One of the major factors affecting an election’s outcome is the nation’s economy during the election year. In terms of trading and from an investment standpoint, financial security is a huge issue. But unlike recent election years, forecasters predict a strong economy in 2016 during the presidential race. Economic conditions can change however, depending on which candidate wins.
With the US Presidential Election still a good six months away (November 8, 2016), how will it affect inflation and the economy as a whole?
Low Unemployment Rate
Researchers in political science, project that unemployment will be at its lowest, since the election in 2000 (Bush versus Gore) when it was at 3.9%. The median forecast of the unemployment rate is that by November it will be 4.8%, which is down 1/2% from 5.3% mid last year.
Currently some pundits are putting the chances of a recession after the election at approximately 15%. By historical standards, interest rates, inflation and crude prices should remain low until election day, but will probably be a bit higher than they are now in the months immediately preceding the November election. The Australian Business News reported that US consumer prices recorded their biggest increase in more than three years in April. If inflation continues to build it may force the Federal Reserve to raise interest rates later this year if inflation nears their 2% inflation target, but with current inflation rates at only 1.13% there is still a long way to go. However, due to the long lag time between FED action and it affecting the economy the FED needs to be proactive and raise rates well before inflation gets out of hand.
Affecting the US Dollar
The economy is greatly affected by the election period, particularly the value of the US dollar. According to FXCM Market Insights, this is due to the “presidential election cycle theory”. Typically the economy and the US dollar during the first year after a new president is elected often presents a weak performance which will gradually increase with a strong return in the third and fourth year of their term. The effect is brought about by the amount of successful policy changes by the new administration that shrinks the uncertainty of the market in general.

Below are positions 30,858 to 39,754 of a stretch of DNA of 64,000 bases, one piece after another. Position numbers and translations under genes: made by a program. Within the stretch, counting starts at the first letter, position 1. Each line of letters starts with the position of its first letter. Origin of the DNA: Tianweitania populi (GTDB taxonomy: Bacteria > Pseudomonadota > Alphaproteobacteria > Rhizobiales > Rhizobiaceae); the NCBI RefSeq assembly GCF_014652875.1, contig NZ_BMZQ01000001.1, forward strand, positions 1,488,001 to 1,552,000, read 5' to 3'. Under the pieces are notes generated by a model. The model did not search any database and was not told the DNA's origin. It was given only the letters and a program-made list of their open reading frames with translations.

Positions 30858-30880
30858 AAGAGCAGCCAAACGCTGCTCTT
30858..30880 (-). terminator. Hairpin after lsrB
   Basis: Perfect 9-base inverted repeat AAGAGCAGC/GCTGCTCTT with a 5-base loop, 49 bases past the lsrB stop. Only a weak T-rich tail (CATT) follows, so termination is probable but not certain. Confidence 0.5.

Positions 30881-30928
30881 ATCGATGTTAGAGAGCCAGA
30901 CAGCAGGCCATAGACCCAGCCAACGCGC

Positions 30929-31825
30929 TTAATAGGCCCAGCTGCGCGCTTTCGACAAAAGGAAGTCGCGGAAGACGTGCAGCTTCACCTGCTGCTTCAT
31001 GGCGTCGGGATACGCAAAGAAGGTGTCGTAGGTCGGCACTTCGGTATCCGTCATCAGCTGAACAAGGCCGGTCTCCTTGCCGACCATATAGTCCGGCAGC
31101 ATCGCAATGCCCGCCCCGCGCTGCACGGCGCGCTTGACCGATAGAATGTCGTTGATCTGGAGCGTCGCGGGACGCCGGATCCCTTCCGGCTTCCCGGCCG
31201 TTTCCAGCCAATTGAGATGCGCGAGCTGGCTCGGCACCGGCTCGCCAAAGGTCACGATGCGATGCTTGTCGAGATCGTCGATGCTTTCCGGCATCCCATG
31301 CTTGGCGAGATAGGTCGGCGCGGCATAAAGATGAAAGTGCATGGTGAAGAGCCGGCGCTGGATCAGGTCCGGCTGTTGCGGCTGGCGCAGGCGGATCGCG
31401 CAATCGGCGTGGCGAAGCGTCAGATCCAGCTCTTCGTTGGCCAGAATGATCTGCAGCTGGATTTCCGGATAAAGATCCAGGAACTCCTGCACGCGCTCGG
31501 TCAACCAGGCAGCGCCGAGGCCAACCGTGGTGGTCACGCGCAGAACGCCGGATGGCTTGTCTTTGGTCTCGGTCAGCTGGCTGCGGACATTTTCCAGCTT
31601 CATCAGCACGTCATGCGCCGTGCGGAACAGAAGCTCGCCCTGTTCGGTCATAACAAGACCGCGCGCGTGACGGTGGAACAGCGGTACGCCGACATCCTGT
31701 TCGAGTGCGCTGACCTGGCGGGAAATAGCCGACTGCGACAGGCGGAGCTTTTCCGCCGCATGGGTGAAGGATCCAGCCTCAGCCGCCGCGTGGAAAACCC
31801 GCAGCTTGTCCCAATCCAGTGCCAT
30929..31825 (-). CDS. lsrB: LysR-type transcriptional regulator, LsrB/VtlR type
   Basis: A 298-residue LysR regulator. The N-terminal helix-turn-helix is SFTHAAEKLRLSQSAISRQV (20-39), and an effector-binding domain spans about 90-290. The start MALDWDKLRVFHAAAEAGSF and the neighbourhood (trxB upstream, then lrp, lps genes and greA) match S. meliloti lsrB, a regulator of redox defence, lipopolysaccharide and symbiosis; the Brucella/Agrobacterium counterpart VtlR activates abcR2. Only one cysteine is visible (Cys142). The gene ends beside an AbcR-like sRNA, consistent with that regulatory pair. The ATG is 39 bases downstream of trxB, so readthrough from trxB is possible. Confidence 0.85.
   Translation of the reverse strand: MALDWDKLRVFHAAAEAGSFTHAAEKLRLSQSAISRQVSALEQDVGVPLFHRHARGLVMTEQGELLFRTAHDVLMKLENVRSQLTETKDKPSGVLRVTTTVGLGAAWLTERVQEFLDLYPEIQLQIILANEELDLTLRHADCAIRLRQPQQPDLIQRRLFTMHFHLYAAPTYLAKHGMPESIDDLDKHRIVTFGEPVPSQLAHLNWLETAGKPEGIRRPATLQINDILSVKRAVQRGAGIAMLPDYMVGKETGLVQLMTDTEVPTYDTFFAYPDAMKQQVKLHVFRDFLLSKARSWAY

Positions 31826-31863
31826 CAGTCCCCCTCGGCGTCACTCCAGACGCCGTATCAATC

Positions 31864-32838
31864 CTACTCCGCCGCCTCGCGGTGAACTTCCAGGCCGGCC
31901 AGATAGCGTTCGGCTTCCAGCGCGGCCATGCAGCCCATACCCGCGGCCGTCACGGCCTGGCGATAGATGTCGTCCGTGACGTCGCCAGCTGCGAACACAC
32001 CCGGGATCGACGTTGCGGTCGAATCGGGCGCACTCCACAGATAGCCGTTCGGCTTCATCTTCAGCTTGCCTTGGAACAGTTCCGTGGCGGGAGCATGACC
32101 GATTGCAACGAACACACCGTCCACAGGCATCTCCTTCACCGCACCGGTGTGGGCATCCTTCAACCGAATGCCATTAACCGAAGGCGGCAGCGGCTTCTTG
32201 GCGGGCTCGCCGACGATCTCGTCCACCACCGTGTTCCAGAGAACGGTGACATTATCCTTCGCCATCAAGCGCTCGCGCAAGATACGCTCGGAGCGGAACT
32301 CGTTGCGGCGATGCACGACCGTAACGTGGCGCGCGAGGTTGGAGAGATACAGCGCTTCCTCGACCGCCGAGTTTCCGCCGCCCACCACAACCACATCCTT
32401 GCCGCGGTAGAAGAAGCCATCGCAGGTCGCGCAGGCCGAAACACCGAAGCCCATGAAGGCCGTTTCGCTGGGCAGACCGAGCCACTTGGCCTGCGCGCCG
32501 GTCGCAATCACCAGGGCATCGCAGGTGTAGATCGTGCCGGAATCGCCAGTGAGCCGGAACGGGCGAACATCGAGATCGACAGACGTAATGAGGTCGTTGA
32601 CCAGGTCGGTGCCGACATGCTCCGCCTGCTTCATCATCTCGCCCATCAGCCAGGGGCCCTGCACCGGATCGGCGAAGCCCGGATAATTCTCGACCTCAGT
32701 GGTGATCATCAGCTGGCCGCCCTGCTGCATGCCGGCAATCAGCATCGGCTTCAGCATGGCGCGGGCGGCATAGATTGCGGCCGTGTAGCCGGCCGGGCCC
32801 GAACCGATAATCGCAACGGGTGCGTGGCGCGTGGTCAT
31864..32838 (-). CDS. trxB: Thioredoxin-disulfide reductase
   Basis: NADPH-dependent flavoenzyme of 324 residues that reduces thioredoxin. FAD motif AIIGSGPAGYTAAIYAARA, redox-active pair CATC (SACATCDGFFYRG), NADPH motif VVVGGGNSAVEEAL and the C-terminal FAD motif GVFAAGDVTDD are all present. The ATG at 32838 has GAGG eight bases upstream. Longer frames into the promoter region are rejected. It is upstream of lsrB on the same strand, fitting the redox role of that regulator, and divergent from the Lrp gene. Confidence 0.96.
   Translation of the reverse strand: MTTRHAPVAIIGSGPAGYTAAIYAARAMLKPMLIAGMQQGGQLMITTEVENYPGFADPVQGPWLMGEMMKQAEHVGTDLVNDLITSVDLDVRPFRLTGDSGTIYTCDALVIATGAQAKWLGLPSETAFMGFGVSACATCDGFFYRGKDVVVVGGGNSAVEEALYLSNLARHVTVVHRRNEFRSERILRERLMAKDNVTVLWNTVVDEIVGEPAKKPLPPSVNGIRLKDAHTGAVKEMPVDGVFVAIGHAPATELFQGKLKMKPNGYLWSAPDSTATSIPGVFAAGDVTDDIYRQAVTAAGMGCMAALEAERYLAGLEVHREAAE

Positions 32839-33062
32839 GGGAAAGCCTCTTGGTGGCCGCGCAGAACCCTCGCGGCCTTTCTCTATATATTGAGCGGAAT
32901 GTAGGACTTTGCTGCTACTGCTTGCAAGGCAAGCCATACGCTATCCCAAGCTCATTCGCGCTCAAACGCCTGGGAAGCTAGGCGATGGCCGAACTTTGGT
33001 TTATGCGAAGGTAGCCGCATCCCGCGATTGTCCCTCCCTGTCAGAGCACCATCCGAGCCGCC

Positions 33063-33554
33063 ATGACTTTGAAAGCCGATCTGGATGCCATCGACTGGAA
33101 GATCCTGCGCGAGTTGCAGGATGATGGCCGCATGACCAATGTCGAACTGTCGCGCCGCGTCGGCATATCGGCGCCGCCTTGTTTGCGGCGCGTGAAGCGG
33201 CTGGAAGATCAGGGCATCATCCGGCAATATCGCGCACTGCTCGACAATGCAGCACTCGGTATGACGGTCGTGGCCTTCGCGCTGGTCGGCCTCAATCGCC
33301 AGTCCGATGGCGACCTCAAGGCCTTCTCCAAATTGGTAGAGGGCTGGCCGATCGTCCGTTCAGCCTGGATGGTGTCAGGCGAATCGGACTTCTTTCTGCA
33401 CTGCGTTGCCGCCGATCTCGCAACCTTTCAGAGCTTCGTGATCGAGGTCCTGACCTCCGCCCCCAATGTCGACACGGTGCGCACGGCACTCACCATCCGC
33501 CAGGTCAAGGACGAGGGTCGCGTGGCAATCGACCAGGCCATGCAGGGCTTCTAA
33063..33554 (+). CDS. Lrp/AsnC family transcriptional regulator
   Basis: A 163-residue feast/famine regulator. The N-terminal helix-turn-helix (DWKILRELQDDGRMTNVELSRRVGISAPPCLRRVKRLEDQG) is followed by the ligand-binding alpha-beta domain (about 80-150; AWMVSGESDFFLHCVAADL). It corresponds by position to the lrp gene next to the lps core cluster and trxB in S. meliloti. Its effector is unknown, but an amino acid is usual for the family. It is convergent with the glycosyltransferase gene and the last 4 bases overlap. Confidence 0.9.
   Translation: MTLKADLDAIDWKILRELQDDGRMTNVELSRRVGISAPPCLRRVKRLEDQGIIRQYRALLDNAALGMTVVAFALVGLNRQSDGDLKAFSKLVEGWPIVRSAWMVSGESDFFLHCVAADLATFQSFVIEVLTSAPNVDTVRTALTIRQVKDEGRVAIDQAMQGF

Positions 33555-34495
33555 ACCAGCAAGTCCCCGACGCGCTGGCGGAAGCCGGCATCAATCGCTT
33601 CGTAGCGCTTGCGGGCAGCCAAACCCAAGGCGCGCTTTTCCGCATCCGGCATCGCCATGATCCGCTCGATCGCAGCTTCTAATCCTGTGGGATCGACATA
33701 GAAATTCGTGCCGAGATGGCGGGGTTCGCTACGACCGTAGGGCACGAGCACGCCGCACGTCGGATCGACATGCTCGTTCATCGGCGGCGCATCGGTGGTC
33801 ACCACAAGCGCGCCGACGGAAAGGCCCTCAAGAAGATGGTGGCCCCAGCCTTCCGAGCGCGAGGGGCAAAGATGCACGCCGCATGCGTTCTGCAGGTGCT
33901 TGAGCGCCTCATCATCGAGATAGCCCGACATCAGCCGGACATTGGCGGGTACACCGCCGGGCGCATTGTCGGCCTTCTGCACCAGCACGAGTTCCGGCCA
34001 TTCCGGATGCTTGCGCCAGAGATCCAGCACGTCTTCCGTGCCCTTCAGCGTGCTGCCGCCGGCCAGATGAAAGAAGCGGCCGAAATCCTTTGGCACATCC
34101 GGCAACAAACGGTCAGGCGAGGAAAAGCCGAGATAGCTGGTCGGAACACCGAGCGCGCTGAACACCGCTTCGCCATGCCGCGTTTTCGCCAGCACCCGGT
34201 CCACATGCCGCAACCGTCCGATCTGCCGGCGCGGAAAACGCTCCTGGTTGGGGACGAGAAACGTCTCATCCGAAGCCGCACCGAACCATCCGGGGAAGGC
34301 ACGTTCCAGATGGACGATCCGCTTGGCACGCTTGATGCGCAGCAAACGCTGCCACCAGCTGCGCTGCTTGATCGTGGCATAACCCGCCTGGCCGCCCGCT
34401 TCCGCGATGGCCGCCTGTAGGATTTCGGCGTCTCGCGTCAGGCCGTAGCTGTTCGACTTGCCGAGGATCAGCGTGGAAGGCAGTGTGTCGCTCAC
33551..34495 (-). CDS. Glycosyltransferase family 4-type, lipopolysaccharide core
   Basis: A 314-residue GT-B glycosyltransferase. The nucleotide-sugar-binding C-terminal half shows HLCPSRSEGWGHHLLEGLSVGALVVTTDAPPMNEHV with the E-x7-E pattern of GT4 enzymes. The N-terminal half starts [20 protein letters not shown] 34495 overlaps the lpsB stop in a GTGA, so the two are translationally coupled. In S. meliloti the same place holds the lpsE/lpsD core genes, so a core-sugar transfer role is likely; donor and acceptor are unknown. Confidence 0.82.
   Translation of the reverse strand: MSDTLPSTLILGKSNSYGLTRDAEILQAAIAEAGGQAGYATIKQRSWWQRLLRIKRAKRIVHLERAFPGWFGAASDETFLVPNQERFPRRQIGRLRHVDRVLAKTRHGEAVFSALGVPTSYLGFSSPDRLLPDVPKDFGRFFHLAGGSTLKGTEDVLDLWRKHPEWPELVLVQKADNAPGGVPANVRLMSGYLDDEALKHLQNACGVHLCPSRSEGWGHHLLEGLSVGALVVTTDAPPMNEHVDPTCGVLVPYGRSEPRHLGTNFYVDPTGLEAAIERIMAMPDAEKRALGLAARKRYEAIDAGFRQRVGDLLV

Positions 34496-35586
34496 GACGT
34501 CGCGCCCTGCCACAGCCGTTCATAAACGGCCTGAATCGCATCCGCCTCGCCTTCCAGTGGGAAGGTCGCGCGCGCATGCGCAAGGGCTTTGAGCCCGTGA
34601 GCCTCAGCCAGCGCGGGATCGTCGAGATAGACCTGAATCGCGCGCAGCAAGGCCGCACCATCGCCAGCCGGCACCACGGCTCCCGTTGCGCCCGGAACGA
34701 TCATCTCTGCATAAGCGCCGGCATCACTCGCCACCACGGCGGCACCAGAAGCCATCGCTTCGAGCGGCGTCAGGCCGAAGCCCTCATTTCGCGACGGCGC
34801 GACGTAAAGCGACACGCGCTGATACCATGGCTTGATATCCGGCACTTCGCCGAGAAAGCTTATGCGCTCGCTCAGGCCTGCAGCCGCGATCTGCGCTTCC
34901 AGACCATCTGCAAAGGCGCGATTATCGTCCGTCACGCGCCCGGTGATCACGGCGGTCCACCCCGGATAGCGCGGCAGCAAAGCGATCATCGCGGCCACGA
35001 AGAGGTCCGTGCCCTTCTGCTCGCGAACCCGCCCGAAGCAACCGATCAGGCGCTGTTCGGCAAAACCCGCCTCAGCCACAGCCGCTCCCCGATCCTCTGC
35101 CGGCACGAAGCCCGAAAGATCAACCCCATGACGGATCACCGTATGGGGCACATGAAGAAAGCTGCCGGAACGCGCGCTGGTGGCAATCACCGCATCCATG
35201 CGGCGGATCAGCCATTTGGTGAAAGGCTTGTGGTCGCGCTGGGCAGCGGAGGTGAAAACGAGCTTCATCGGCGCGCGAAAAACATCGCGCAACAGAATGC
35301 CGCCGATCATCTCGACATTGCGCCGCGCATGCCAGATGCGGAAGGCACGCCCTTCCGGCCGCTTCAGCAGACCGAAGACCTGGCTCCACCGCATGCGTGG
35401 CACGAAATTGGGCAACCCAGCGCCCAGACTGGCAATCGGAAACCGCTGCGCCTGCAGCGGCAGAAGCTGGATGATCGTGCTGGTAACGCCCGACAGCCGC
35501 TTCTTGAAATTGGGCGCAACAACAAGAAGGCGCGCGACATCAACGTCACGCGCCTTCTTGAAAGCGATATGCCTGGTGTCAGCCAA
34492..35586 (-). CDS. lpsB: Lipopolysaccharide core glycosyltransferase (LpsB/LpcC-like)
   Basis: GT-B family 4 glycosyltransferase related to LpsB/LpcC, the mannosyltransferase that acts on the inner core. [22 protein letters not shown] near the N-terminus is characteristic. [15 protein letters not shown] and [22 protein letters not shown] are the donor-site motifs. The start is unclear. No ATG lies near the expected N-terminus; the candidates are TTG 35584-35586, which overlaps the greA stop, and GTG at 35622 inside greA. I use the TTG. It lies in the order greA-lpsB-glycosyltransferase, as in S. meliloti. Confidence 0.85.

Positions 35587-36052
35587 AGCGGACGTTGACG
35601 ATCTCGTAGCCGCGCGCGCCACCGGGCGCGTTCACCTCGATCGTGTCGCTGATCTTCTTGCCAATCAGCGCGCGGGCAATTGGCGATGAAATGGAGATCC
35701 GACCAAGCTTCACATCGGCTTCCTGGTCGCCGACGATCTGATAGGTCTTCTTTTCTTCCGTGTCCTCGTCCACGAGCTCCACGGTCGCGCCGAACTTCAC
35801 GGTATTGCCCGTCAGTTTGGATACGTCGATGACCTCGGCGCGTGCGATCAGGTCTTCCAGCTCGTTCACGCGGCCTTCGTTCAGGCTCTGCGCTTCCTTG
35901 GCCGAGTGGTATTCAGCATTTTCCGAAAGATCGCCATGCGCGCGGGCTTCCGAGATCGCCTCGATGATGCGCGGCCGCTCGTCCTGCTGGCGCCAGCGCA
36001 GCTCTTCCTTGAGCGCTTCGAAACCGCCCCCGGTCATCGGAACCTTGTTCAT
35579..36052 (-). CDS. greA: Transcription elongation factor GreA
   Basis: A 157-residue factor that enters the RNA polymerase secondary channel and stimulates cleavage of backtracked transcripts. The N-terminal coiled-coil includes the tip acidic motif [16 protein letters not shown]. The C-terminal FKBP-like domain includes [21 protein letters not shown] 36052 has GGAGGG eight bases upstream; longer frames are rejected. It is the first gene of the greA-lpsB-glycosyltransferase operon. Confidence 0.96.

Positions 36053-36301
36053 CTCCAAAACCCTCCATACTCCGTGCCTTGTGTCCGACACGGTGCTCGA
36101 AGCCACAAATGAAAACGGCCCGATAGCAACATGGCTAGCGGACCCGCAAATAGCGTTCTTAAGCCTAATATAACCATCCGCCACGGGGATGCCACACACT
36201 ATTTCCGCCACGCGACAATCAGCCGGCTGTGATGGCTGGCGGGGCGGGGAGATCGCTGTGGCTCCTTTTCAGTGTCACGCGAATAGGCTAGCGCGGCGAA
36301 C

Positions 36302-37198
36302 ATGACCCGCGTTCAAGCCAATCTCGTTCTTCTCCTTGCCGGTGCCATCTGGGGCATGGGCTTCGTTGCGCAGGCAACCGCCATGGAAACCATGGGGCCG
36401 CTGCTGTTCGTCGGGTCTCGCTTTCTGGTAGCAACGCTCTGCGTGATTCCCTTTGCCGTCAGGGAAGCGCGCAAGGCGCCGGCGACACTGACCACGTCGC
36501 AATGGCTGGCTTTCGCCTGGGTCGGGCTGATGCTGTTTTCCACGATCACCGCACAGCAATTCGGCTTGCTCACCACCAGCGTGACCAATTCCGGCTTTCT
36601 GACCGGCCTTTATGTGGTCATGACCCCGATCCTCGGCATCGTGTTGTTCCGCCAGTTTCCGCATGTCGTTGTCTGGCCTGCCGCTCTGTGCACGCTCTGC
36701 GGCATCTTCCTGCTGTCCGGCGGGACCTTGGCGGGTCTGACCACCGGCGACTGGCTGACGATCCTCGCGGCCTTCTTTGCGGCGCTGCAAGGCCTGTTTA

Presidential candidates all promise to create more jobs, reduce national debt, and build a strong national economy, which tends to strengthen the US dollar. Although Republican and Democrat parties both promise to strengthen the economy, their means of achieving this goal are different. Republicans typically focus on national debt reductions and the creation of jobs within the private sector, while Democrats concentrate on public sector job creation and increasing governmental spending.
With plenty of election rhetoric being thrown around during this period, it can be hard to tell what effect it will have on the economy. But some key factors that will affect the economy and the inflation rate are:
1. Foreign Policy- A recent Washington Post article stated, “a surefire way to depress American economic growth in the future is for American foreign policy to blunder into a great power war. Great power wars do a bang-up job of destroying wealth and disrupting economic exchange. “
2. Minimum Wage- Raising the minimum wage could increase the unemployment rate by pushing marginal workers out of jobs while increasing labor costs across the board.
3. Fiscal responsibility- Fiscal policy can have important long-run effects on the health of the economy, particularly through its impact on national saving and the growth of productivity.
4. International Trade- Open trade can foster lower prices and thus a healthy consumer but it can also foster a loss of jobs due to them moving to lower cost countries. This is the primary argument against NAFTA in that it encouraged many domestic jobs to move overseas.
5. Tax Policy- Like Trade policy, Tax policy can reward or punish companies seeking to either import or export jobs. According to Donald Trump, “Politicians in Washington have let America fall from the best corporate tax rate in the industrialized world in the 1980’s (thanks to Ronald Reagan) to the worst rate in the industrialized world [encouraging companies to leave the U.S.]… Right now, freelancers, sole proprietors, unincorporated small businesses and pass-through entities are taxed at the high personal income tax rates. This treatment stifles small businesses.”
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